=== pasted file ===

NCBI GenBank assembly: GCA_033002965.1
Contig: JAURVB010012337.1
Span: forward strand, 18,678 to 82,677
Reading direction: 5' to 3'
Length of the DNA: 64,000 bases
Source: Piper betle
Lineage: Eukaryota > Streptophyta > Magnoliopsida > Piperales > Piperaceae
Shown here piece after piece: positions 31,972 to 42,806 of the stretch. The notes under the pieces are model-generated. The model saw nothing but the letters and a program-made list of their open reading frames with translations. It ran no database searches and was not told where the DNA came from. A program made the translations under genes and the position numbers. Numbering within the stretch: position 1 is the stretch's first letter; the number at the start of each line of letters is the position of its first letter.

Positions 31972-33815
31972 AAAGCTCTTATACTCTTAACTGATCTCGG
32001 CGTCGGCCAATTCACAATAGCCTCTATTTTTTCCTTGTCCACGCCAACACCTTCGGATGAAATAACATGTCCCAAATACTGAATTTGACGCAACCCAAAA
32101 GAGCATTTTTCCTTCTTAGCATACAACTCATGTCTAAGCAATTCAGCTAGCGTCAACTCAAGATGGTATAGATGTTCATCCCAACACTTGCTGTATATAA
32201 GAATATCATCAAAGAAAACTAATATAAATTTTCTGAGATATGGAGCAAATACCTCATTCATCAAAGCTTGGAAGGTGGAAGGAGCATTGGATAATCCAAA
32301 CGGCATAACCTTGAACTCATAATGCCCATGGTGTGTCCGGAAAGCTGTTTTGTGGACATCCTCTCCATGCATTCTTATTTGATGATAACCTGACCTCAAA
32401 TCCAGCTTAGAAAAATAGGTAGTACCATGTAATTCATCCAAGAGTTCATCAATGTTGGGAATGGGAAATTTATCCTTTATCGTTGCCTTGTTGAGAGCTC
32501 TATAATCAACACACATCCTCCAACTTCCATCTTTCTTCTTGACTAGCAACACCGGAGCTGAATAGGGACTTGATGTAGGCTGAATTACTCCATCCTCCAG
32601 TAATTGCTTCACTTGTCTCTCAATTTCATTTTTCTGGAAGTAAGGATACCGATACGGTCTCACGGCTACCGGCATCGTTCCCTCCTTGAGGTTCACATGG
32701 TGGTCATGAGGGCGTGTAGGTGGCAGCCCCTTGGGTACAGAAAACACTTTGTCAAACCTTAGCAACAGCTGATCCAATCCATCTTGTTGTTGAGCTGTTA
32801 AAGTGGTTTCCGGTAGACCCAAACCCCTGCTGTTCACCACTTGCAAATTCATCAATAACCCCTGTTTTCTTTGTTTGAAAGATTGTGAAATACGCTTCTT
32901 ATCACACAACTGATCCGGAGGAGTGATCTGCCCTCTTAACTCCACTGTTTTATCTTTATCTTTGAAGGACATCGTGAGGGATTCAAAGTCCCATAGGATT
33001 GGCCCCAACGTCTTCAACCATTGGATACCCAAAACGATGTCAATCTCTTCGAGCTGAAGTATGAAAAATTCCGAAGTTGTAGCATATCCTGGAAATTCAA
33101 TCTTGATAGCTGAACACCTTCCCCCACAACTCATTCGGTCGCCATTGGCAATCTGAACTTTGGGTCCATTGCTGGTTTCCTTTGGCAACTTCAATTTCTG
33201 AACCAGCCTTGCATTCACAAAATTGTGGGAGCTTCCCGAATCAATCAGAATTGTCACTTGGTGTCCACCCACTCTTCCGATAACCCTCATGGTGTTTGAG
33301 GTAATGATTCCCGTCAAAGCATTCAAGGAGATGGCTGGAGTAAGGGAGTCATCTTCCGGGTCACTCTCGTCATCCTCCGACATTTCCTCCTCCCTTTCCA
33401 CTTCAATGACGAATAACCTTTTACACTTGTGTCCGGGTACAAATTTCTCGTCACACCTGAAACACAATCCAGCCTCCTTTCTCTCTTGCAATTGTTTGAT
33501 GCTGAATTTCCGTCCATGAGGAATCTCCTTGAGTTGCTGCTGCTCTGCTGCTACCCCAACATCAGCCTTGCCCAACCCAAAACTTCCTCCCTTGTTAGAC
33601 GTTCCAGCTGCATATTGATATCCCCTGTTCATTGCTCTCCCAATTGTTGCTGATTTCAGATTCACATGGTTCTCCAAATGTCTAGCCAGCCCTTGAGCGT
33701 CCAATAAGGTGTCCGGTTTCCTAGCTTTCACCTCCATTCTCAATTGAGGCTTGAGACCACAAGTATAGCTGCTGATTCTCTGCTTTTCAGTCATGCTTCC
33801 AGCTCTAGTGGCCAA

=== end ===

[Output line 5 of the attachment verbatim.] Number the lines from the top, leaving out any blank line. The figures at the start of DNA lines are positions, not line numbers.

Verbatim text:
Length of the DNA: 64,000 bases